The Lanferbach at Schngelberg estate in Gelsenkirchen

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Formerly a sewer with sheet-pile walls, the Lanferbach now runs by the Schungelberg estate in a leisurely fashion.

Overflow of one of the overgrown infiltration swales

Lanferbach

Overflow of one of the overgrown infiltration swales

Building Exhibition Emscher Park
The steps by the bed of the stream invite people to stay for a while and play. An old brick wall was used for their construction.

Most of the planners from elsewhere had to get used to two things over the ten years of the International Building Exhibition at Emscher Park: first to the stock of language that had emerged in Germany's melting pot, borrowing all kinds of vocabulary that would otherwise be unfamiliar from the various immigrant groups. And to a kind of person that does not take at lot of things particularly seriously. For example, all the tillefitt, or fuss, about the IBA. Many of these have still not realized that a building exhibition took place in the Ruhr at all, and that countless projects were completed or considered that had a great deal of influence on the local people's living conditions. It is only when your own front garden has been decontaminated or an almost completely natural stream appears instead of a concrete drainage gutter that even the people who didn't particularly care -it was all 'six of one' or 'jacket or trousers', as the German expression has it -that the landscape had taken a turn for the better. It is possible to walk around in it again, to experience it.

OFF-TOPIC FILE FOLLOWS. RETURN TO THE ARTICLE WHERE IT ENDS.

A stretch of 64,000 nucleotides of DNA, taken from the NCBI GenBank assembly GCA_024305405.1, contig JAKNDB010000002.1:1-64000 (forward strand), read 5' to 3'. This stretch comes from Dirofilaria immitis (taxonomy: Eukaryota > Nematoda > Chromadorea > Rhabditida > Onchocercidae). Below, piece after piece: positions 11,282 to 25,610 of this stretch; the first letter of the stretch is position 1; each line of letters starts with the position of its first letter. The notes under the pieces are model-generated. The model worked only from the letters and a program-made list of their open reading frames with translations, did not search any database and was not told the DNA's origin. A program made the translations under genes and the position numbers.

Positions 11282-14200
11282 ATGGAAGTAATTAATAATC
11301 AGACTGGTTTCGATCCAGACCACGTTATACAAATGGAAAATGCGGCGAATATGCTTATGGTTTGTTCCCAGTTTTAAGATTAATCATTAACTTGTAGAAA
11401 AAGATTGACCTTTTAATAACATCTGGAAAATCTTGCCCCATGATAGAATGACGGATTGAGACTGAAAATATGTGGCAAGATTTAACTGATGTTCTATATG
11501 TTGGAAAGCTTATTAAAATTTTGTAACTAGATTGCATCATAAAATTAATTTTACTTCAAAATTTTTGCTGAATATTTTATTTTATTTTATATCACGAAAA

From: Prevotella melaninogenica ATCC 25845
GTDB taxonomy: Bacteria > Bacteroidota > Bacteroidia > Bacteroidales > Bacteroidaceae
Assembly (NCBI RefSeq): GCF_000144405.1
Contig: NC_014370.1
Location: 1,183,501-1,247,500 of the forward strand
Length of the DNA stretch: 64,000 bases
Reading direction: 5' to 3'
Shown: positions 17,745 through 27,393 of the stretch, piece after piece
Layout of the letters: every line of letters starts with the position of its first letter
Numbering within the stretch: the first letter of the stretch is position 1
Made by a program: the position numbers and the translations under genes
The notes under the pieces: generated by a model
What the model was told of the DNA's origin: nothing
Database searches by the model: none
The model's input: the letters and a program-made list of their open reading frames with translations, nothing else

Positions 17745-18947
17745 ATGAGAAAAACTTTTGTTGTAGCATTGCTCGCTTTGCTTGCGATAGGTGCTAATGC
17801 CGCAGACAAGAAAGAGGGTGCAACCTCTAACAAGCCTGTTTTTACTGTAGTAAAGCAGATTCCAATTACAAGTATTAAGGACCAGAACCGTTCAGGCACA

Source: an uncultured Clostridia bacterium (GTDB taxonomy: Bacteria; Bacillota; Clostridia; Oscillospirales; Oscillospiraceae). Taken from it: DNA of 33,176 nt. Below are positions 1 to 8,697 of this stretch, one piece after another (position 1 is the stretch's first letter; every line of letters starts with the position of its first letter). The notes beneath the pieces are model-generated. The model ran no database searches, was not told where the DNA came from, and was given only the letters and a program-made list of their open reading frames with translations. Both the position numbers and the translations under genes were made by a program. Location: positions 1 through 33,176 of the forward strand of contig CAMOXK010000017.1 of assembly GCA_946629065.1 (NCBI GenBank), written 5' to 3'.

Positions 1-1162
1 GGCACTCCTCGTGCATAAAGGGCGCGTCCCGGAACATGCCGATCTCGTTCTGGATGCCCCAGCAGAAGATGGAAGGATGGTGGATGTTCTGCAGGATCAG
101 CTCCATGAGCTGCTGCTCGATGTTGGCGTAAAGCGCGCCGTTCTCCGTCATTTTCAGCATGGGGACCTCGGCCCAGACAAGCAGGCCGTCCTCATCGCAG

One project that became known well beyond the boundaries of the Ruhr is in Gelsenkirchen. A Jugendstil estate in front of the giant Rungenberg spoil heap, also known as Mount Slag, was redeveloped and tastefully complemented with slender terraced housing. The Schungelberg housing estate for miners had previously been grey, surrounded by dismal green, and bordered by an open, evil-smelling sewer. After redevelopment the complex felt completely different - also helped by attractive open spaces. These appear in the form of nicely proportioned streets, attractive gardens and above all a park which came into being as part of a new rainwater concept. The Lanferbach had previously been a canalized stream in which contaminated water from the Rungenberg slag heap flowed towards the river Emscher. Today the liquid

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Before it was redesigned the Lanferbach was forced into a concrete corset and ran through a fenced-off area - 'Danger - No Entry' was the order of the day.

Before it was redesigned the Lanferbach was forced into a concrete corset and ran through a fenced-off area - 'Danger - No Entry' was the order of the day.

Site management in the mud of Monte Schlacko

Infiltration swale under construction. Water started to accumulate here even in the building phase.

Infiltration swale under construction. Water started to accumulate here even in the building phase.

Street water is filtered and purified in retention basins that are integrated into the design, then fed underground to the stream.

Along with the Rungenberg slag heap, which has now been planted, the Lanfer-bach now functions as a coherent public park area, and is used by the residents for all kinds of activities.

The Lanferbach at Schüngelberg estate in Gelsenkirchen poison flows out of a collective drain into a sewer. This opened up the way for water management in which rainwater from the Schüngelberg estate flows first through various purification stages and retention basins, and is then released in a controlled way into the restored and completely redesigned Lanferbach. Street water runs straight into the retention basins by the Lanferbach and seeps towards the stream through water-bearing strata.